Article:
After much buzz and fanfare regarding the future of Volkswagen, which in-turn called into question the future of Ducati, today we finally get a glimpse into how VW is going to soldier forth from the fallout of its “Dieselgate” scandal. Instead of announcing how the company was going to restructure itself, and review its current business holdings and ventures, as was reportedly widely in financial circles, instead today saw Volkswagen strongly staking its future in electric and autonomous cars. For Ducatisti, some good news does emerge, as Ducati certainly won’t be leaving its home in the Volkswagen Group. To drive that point further, a Ducati representative confirmed to A&R the words of Audi Chairman Rupert Stadler, who said emphatically that “Ducati is NOT FOR SALE”.
It seems to come in waves, every time the news cycle picks up Volkswagen’s plight in dealing with “Dieselgate” that talk then shifts to the German powerhouse unloading its smaller holdings, one of which being Ducati Motor Holding.
This latest go-around comes courtesy of Bloomberg, which has Volkswagen CEO Matthias Mueller saying that the automaker’s current portfolio of companies and its overall corporate plan will be re-evaluated over the coming weeks and months.
Tomorrow (Thursday), Volkswagen is slated to make public what this new business plan looks like, but sources say that VW will put all its assets under review, which includes Ducati.
Could this lead to Ducati being divested from Volkswagen’s holdings? The answer is of course murky, but we would be very surprised by the news.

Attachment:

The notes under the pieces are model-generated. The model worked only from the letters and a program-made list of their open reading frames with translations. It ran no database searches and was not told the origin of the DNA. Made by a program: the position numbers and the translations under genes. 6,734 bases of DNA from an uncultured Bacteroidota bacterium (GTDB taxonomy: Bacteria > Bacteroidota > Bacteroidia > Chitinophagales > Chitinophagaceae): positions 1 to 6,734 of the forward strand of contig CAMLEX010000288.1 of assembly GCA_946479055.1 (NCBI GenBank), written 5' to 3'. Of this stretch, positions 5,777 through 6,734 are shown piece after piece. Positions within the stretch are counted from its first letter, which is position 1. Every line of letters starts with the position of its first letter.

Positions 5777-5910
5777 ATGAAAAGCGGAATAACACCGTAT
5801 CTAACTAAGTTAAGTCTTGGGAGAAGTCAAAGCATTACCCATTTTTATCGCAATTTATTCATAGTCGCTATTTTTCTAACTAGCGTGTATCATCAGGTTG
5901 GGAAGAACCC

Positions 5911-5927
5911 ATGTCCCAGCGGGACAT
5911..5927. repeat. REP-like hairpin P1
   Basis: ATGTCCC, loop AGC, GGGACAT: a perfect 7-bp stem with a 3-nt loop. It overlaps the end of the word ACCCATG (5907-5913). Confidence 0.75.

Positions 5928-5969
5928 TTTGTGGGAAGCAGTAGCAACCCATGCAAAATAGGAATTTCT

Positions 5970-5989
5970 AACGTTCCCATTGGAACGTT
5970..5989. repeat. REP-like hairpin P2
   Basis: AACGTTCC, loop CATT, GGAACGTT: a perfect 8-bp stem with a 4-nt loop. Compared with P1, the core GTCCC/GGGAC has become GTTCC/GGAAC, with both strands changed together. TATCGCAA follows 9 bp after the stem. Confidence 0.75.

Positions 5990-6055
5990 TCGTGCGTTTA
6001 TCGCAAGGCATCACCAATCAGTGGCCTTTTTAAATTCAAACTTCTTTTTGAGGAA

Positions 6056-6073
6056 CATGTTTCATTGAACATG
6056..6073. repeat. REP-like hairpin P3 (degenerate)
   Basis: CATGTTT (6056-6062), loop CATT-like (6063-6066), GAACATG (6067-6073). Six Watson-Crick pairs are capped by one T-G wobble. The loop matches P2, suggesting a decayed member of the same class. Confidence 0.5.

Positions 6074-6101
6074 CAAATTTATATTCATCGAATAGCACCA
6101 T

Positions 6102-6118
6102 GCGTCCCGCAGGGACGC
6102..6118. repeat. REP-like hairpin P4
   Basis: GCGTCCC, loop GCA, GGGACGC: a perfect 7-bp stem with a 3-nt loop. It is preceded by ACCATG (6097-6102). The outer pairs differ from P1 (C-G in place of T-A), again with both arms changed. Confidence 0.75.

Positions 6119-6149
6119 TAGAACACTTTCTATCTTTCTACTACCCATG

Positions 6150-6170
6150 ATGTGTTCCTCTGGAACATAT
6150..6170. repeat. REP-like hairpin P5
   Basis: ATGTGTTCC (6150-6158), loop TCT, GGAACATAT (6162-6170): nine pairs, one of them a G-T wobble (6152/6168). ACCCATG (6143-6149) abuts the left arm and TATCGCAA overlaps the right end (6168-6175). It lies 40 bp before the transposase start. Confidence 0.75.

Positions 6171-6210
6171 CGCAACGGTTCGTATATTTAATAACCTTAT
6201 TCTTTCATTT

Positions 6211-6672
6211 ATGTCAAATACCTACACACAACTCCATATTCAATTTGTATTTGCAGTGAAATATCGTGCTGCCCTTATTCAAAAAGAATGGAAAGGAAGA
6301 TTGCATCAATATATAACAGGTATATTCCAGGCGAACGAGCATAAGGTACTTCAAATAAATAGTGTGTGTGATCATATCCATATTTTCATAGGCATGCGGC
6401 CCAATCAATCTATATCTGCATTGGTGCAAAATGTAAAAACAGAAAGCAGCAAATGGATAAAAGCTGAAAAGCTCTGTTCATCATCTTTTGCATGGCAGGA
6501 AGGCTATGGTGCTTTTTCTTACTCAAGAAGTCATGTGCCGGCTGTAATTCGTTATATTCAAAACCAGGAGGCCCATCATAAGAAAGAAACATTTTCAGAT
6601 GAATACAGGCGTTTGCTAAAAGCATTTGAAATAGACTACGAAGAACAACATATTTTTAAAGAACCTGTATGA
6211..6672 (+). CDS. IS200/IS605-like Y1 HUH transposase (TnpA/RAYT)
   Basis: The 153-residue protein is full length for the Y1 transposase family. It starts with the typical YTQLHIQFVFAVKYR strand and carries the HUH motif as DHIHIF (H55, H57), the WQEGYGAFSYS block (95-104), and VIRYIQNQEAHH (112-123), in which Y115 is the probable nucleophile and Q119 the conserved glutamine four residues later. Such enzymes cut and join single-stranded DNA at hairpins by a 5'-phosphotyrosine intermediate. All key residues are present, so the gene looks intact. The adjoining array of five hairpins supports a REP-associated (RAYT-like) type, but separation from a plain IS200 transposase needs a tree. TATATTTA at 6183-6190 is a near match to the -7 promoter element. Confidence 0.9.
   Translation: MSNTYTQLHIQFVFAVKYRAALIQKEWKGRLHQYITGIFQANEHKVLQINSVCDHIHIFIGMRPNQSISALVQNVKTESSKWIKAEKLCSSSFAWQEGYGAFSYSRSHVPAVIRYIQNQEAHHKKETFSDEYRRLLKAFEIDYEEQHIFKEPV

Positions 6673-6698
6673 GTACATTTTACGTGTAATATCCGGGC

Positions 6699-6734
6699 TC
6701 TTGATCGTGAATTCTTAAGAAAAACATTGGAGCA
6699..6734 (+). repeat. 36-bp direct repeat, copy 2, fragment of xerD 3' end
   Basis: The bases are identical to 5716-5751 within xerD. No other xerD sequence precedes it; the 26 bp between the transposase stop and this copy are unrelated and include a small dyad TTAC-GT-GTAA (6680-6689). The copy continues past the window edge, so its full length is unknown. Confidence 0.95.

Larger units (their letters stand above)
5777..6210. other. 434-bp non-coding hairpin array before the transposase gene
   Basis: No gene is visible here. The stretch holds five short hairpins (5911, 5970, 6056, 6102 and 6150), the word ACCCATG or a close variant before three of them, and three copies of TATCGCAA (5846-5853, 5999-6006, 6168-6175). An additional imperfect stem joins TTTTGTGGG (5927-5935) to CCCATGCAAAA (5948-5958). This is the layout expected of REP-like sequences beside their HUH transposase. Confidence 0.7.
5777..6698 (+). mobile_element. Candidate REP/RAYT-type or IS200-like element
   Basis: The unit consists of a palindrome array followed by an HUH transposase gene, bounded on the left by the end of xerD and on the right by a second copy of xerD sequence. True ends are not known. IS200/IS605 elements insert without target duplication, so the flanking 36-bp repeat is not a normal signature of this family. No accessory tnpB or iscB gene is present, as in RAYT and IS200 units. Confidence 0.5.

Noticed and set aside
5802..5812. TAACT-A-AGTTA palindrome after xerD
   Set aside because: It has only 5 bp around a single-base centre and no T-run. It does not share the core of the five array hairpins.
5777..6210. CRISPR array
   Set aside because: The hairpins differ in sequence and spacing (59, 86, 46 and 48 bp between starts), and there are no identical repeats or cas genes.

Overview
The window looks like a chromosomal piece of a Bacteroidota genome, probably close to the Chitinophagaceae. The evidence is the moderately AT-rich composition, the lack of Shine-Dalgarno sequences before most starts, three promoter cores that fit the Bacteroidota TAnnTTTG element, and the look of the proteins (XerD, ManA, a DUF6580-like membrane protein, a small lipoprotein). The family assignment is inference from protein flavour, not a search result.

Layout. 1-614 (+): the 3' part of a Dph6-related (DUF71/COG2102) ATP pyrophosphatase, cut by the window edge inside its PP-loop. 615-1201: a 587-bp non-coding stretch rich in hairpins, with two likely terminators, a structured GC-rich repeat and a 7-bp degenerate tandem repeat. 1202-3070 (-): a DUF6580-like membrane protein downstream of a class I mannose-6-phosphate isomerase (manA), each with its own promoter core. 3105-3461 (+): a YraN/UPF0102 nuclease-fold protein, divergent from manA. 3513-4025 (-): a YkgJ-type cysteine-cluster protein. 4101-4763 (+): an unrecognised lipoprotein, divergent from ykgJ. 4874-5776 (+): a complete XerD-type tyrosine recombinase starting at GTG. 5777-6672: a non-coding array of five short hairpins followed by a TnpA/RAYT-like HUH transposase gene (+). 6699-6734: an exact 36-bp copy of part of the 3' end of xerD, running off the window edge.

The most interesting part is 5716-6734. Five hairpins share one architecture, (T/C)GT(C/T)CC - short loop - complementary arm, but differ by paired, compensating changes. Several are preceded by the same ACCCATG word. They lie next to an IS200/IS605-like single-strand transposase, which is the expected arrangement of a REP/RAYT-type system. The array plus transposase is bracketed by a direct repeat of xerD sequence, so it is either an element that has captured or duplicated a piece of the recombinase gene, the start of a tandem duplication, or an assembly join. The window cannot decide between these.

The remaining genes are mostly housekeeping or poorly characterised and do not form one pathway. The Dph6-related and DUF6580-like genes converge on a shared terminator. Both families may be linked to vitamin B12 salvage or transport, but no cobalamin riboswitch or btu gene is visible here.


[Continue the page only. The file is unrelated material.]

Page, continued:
As expected from earlier sales reports, Ducati Motor Holding is posting a banner year for 2015. The Italian motorcycle maker says that it sold 54,800 bikes last year, a 9,683 unit (+22%) increase over the number of bikes sold in 2014. Helping break the 50,000 units barrier, the Ducati Scrambler line accounted for virtually all of Ducati’s sales growth in 2015, with over 16,000 Scrambler models sold worldwide. As we have reported before, this paints an interesting picture of what is going on behind Borgo Panigale’s walls. At a national level, we already saw the report that Ducati was on track for strong growth in the USA last year. Ducati now reports that Ducati grew by 14% in the USA for 2015. In Europe though, sales were even stronger, with the Italian market up 53%, the UK up 37%, Germany up 24%, and France up 22%.